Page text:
Whilst many will assume that visual electrophysiology is the pursuit of the information age, it has deeper roots with Emil du Bois-Reymond noting the standing potential between the front of eye (positive) and back as far back as 1849, and that that a flash of light could change this potential was noted by Holmgren in 1865.
Despite this knowledge of electrical activity in the eye, its clinical utility did not become widespread until around the time of her Majesty’s accession. This was largely due to advances in recording technology and finding an electrode that both gave reliable electrical recordings but was also tolerable for the patient. The first iteration of this was the contact lens which was introduced in the mid-forties, and was fine for recording responses to flashes of light but its optics were a problem when testing the macular with detailed patterns. Macular function is extremely important, for reading, recognising faces and fine detailed work, but only makes a very small contribution to the gross retinal response recorded to a full field flash. In the late seventies a British team lead by Geoffrey Arden, assisted by Carter and Hogg developed the Gold Foil electrode that made reliable recordings a possibility without altering the optics. This made high fidelity recording of the small electrical signal from the macular a possibility making characterising and diagnosing macular dystrophies and degenerations a possibility.
Another tremendous difference that has occurred is the advent of ensemble averaging of electrical signals from the eye and the brain via modern day computers (figure 1 & 2). This meant that smaller responses could be reliably recorded and analysed. Tony Kriss utilised this to good effect with his approach to paediatric testing that put the prospective of the patient first and generated useful clues about the visual pathway without placing an electrode in the eye at all but on the cheek directly below this. The ‘Tony Kriss Visual Electrophysiology Unit’ that he set up within David Taylor’s ophthalmology department at Great Ormond Street bears his name today.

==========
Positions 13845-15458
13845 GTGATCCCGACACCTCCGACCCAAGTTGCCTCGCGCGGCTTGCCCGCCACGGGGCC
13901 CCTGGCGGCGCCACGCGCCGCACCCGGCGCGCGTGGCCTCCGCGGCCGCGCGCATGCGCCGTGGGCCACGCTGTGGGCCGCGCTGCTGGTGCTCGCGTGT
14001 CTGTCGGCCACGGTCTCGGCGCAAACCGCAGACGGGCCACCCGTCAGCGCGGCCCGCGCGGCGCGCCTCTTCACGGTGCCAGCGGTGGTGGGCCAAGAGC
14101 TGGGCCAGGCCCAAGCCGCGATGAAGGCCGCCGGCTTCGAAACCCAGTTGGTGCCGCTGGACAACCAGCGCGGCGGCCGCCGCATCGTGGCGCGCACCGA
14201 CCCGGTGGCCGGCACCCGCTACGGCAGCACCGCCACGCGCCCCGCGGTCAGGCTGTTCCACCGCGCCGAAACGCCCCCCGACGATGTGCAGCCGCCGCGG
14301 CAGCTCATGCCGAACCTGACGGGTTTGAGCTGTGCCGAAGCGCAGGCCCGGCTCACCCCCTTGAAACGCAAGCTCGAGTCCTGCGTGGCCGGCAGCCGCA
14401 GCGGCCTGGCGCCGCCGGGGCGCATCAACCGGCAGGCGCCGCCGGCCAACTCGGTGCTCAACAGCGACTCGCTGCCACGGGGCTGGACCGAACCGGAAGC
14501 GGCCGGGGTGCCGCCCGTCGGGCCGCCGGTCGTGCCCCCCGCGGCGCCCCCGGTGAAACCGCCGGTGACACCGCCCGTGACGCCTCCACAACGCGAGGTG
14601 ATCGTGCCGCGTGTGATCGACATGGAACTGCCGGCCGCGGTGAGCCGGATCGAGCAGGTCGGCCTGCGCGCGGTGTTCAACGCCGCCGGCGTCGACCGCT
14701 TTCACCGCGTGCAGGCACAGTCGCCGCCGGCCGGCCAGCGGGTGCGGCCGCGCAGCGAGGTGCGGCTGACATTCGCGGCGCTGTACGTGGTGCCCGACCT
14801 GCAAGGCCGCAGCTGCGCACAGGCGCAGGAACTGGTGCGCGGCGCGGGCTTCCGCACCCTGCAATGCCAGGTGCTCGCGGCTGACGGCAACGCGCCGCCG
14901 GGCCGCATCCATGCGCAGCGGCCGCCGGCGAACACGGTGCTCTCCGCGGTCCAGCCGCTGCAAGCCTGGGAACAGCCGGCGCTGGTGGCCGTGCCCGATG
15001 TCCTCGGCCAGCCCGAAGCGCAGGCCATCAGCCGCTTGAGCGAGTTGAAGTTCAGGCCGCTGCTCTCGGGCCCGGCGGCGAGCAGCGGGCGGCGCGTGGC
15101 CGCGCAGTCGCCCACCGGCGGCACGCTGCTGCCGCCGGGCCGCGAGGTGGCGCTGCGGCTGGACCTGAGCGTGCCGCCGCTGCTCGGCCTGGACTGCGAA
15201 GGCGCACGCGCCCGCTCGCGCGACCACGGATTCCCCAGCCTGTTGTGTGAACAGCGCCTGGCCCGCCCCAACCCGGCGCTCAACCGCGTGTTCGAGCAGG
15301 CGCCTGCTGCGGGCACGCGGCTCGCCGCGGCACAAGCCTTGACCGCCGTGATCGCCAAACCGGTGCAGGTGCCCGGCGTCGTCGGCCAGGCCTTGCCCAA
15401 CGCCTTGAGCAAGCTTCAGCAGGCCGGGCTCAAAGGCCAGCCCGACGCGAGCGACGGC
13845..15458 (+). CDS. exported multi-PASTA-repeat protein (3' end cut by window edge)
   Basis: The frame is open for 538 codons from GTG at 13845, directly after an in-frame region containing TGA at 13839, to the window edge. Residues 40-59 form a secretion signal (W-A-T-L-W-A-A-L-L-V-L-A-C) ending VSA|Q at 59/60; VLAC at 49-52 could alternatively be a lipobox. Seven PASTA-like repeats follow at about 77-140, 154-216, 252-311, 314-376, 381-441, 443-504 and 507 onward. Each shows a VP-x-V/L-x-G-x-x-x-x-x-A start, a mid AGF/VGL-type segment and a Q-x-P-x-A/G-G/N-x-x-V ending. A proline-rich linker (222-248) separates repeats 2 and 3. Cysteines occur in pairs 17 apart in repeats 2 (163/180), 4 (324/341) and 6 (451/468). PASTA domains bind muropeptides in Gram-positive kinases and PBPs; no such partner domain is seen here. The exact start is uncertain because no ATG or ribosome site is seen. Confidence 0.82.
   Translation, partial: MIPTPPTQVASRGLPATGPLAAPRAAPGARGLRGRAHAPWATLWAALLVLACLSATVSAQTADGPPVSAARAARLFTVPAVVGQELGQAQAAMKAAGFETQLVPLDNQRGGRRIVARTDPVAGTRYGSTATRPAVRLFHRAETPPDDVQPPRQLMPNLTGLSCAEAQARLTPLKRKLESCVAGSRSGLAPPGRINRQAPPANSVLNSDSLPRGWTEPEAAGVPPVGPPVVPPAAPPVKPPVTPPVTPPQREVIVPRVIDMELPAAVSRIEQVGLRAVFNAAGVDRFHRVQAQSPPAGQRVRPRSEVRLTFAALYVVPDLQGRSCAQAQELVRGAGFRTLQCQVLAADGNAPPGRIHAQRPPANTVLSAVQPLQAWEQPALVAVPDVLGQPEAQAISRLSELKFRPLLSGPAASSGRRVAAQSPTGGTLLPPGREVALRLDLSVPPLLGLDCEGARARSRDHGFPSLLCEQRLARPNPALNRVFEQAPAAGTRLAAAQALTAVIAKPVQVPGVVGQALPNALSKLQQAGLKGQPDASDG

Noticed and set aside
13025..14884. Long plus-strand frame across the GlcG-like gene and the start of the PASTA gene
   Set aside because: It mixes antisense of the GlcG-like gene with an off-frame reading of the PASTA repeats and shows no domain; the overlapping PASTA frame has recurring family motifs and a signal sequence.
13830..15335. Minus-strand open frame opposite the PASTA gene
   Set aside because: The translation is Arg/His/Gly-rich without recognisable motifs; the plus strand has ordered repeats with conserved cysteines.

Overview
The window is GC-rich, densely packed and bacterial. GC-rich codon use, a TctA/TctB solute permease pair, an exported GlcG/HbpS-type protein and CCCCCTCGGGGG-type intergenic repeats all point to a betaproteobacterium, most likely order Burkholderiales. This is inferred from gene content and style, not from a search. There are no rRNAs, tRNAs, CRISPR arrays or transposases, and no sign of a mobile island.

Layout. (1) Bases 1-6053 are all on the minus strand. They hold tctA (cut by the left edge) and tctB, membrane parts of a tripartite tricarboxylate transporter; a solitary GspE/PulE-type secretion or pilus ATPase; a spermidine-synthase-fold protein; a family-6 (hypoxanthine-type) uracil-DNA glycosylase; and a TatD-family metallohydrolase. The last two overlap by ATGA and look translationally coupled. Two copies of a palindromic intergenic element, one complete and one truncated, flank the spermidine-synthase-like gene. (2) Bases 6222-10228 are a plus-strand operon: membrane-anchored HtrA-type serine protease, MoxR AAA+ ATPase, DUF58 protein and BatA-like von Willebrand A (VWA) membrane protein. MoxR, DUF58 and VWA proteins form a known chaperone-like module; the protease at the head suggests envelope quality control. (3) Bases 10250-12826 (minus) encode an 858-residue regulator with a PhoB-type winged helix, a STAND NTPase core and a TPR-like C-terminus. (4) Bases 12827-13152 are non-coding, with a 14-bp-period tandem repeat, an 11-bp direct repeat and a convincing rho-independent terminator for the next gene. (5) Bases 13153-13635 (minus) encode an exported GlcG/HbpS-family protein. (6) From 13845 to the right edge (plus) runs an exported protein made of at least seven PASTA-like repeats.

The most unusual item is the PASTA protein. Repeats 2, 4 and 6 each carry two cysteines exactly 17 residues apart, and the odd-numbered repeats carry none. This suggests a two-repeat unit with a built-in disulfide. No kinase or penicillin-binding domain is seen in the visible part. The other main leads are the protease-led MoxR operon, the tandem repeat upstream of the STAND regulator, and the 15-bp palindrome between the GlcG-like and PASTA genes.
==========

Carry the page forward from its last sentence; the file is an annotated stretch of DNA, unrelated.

Figure 1 This system ran on 5 1/4 “ floppys, it didn’t have any memory so the programs were on one floppy and the bio-data on the other. There is a board camera in the Ganzfeld ensuring the patient has their eyes open a useful innovation introduced in the 90s. Despite the lack of memory the system is able to perform ensemble averaging vital for detecting small complex signals.
Figure 2: A slightly earlier picture showing how ensemble averaging might be achieved, prior to the modern PCs that serve as the hub of modern data acquisition systems.
In 2002 Professor Colin Barbour led the formation of the British Society of Clinical Electrophysiology of Vision (), the British Chapter of the International Society of Clinical Electrophysiology of Vision (ISCEV). This society has become a cornerstone of highly specialist knowledge sharing; its inclusive approach has ensured that anyone practicing in the UK has access to the wealth of knowledge possessed by international leaders in the field such as Tony Robson and Dorothy Thompson, who lead the labs at Moorefield’s (National eye hospital) and Great Ormond Street and .
Not only islead by a British woman in science but so is ISCEV, led by Dr Ruth Hamilton, perhaps only fitting in her Majesty’s jubilee echoing her own wise, sage leadership.
Written by Richard Hagan, Head of Visual Electrophysiology at Liverpool University HospitalsFoundation Trust